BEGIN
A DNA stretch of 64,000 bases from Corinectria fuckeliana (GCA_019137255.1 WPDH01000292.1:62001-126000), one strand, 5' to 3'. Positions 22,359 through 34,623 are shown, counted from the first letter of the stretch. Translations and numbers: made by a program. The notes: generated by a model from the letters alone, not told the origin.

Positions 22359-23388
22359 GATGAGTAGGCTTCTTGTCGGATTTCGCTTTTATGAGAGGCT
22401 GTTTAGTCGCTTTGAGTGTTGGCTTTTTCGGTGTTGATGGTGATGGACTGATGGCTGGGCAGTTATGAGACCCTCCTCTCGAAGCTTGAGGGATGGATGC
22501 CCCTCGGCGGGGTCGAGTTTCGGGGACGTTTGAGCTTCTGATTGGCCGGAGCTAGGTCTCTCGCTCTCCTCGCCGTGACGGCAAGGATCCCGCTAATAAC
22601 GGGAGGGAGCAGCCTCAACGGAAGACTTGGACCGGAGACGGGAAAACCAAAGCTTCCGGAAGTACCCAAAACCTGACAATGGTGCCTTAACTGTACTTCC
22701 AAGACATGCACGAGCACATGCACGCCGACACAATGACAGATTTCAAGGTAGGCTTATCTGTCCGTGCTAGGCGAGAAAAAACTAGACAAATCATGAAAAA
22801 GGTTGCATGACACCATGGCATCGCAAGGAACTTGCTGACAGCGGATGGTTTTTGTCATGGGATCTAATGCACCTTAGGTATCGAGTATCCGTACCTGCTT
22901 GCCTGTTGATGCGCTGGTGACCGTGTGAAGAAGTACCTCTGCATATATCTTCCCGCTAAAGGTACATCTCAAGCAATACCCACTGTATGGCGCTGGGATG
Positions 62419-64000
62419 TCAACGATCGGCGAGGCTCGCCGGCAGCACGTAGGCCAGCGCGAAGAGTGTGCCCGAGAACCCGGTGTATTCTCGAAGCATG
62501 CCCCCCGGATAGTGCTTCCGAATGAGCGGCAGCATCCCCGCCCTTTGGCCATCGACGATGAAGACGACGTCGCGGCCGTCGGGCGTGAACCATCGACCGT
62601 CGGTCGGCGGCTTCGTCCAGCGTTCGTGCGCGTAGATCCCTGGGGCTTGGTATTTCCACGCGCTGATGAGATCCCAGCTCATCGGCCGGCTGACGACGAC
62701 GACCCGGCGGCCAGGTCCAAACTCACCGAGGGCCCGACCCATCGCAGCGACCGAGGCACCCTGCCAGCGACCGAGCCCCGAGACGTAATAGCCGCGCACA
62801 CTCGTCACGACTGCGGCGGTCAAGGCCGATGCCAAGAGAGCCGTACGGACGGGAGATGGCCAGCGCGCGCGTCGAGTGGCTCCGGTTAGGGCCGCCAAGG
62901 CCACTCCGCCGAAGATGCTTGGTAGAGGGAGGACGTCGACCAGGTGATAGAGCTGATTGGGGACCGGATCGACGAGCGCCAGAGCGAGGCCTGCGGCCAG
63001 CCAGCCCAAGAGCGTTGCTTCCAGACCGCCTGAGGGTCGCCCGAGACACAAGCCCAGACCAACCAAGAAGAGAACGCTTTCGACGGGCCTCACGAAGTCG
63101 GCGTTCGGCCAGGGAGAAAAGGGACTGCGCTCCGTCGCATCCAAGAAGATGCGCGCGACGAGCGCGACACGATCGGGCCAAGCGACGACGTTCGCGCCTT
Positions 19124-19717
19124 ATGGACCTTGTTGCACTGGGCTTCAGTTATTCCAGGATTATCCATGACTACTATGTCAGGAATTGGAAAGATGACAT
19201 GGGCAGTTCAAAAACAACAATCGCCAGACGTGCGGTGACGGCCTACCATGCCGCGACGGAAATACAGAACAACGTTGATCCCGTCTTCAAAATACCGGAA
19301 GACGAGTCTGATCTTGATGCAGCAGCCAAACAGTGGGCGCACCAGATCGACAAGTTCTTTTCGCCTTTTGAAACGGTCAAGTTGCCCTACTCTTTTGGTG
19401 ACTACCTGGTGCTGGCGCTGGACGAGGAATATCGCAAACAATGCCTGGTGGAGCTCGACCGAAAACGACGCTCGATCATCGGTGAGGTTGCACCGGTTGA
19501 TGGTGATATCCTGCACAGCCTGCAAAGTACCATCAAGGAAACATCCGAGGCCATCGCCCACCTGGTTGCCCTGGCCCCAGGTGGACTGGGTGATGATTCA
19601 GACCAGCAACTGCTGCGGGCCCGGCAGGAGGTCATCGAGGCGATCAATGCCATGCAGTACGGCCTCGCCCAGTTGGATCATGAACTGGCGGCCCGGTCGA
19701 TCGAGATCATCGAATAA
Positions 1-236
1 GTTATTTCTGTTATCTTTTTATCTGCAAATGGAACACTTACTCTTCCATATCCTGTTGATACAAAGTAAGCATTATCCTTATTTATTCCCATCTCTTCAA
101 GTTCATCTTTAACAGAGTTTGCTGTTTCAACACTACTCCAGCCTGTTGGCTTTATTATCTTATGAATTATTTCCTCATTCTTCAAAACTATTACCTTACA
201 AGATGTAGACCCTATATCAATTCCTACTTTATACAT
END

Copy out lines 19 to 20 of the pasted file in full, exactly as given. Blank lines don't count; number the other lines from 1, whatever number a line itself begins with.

Positions 19124-19717
19124 ATGGACCTTGTTGCACTGGGCTTCAGTTATTCCAGGATTATCCATGACTACTATGTCAGGAATTGGAAAGATGACAT